By Danielle Braff
WWR Article Summary (tl;dr) Luca Carr, assistant professor in health and human physiology at the University of Iowa says the best solution for office workers is a combination of both sitting and standing. Carr says that a good rule of thumb is to purchase a desk that can easily adjust between both.
Chances are, you’re sitting right now. Your back may be aching. Or maybe it’s your shoulders.
Most of us don’t have a choice: We’re locked into our offices for eight hours a day, and that’s if we’re lucky. And that means that our bottoms are firmly tucked into an office chair.
A few years ago, standing desks were all the rage. You could burn calories and combat the risk of heart disease and premature death linked with sitting all day by standing while you worked.
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But a recent study published in the International Journal of Epidemiology found that standing is no better for your health than sitting because being still was what was negatively affecting your health. So office workers went back to their chairs.
Within the past decade, we’ve circled through exercise ball chairs, treadmills for chairs, standing desks and now we’re back at square one.
There must be a better way.
Yes, there is, said Luca Carr, assistant professor in health and human physiology at the University of Iowa. The answer, he said, is a combo.
“A good rule of thumb is to purchase desk that easily adjust between sitting and standing,” Carr said. “Desks that have electronic lifts or air lifts tend to be easiest to adjust.”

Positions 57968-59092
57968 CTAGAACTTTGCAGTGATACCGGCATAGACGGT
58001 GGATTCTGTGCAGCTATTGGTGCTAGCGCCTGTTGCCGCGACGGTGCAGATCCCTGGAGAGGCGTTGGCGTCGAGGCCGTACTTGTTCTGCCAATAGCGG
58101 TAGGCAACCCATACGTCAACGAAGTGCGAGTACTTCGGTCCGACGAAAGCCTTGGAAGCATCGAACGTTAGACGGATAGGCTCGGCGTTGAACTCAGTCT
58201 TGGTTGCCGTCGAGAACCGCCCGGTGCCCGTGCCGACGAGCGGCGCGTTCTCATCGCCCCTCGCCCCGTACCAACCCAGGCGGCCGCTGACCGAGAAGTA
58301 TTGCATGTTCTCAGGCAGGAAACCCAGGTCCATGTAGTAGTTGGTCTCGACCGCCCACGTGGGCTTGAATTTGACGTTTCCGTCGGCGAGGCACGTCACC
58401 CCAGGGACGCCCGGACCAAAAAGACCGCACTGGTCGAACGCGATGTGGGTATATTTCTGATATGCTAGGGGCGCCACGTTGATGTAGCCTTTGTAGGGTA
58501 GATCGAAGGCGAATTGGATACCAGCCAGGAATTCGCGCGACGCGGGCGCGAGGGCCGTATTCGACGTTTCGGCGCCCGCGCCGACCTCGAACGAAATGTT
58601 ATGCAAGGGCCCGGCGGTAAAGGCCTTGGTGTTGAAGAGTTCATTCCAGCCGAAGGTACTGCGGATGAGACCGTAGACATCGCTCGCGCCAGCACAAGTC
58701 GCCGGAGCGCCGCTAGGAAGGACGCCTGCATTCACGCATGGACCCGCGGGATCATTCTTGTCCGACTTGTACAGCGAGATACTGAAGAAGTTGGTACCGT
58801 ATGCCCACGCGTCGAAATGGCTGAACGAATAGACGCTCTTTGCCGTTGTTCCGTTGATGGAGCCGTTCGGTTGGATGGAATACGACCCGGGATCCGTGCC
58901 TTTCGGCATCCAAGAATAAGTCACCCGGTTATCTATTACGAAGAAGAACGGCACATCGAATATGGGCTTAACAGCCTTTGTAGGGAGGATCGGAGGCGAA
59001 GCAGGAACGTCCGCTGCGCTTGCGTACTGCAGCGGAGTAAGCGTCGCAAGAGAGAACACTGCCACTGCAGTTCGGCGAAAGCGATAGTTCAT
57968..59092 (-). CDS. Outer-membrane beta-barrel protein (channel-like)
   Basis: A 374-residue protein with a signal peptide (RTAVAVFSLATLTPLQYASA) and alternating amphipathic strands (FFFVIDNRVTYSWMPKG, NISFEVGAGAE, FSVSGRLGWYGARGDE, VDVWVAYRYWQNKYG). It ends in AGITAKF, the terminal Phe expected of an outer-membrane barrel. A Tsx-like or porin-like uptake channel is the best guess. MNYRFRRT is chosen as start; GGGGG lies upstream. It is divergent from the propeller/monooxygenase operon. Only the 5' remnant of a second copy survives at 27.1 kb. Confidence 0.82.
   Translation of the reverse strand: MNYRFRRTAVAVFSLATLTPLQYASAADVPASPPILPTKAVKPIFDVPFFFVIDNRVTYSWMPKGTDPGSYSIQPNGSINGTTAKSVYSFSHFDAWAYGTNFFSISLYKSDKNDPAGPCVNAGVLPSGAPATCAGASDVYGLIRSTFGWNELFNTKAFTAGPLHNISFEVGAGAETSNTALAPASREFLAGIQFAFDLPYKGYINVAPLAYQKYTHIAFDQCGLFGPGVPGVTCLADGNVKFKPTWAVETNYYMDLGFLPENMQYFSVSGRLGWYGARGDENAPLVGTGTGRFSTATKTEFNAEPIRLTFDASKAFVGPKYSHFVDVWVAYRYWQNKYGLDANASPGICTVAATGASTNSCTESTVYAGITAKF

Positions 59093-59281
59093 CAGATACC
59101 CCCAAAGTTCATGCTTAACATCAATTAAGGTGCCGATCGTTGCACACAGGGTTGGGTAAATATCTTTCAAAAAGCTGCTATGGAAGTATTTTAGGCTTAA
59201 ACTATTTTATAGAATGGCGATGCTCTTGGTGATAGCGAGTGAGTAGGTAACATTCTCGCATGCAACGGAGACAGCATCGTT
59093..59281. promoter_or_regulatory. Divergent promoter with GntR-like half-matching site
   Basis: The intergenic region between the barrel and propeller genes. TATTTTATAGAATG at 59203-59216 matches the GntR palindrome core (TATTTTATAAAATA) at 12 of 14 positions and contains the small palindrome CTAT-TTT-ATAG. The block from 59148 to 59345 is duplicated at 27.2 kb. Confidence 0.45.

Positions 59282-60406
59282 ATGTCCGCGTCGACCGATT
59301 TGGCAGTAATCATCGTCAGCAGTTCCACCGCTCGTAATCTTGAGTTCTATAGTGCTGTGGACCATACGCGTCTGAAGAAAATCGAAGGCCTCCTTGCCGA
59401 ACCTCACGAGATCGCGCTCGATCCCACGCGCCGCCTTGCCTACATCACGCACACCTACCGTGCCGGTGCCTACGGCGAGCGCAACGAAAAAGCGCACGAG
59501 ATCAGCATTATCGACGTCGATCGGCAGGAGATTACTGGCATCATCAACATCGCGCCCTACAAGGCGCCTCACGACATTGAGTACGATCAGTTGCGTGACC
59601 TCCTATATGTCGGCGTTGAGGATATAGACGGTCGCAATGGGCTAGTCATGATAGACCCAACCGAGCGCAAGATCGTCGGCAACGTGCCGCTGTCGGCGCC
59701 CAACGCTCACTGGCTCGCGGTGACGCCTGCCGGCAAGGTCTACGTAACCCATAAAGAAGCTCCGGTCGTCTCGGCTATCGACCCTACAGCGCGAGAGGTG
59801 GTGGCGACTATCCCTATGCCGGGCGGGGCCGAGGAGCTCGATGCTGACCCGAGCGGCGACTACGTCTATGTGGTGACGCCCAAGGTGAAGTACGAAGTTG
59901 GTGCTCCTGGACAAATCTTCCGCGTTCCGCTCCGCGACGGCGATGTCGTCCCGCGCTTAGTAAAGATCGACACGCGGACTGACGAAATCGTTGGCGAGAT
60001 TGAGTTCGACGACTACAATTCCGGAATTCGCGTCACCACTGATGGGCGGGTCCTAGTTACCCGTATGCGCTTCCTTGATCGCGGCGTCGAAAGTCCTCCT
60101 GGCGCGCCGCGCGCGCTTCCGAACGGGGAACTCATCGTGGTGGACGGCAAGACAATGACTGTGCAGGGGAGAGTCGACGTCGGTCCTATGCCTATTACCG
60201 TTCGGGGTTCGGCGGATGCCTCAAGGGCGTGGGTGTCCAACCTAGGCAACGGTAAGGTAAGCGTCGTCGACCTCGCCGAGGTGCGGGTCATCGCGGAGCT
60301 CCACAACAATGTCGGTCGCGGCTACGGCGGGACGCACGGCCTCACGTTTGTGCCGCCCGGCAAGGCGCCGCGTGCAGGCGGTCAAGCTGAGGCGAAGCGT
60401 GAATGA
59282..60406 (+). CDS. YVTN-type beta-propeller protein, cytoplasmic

This way, Carr said, you’re always on the move, with frequent posture adjustments.
For those simply looking to retrofit their current desk, the Varidesk Pro Plus 36 ($395 at Varidesk.com) is a good option, Carr said. But he also recommended the Uplift Height Adjustable Sit Stand Desk (price varies by configuration and by desk at Upliftdesk.com) for those interested in a completely new adjustable desk.
Those who don’t want to adjust their desks and chairs throughout the day may want to look into chairs that are simply better for their bodies.
“Workers should make sure they have a chair that allows them to move in a range of healthy seated postures,” said Ken Tameling, general manager of global seating and surface materials for Steelcase.
There are a variety of ergonomic chairs that will support your lower, mid- and upper back, even when you’re hunched over your computer or your paperwork, said Alan Hedge, director of the Human Factors and Ergonomics Laboratory at Cornell University. He said ergonomic chairs that provide good support for the entire body are the Humanscale Freedom Chair with Headrest ($999 at thehumansolution.com), the Embody chair by Herman Miller (starts at $1,229 at Dwr.com) and the Leap chair by Steelcase ($919 at store.steelcase.com). Those looking to combine a core workout with active sitting should get the CoreChair ($1,195.95 at Fitter1.com), Hedge said.
It’s also important that your computer be placed at the correct relationship with your neck and head, specifically, it should be at your eye level, according to the U.S. Department of Labor.
The computer screen should be 18 to 30 inches from your body, with no change in sight line or angle when you change posture, Tameling said. Your head should remain over your neck, versus hunched forward. If your computer isn’t the right height for your neck and head, try raising it with a Monitor Stand ($39.99, containerstore.com).
These adjustable options should be combined with creating an inconvenient office environment. Yes, inconvenient is best.
“We have designed our work spaces to be so convenient that it’s having a negative impact on our health,” Carr said. He suggested moving the printer, trash can and anything else that you use regularly so that it’s out of reach, forcing you to get up and move in order to reach them.
We’ll do that next. One step at a time.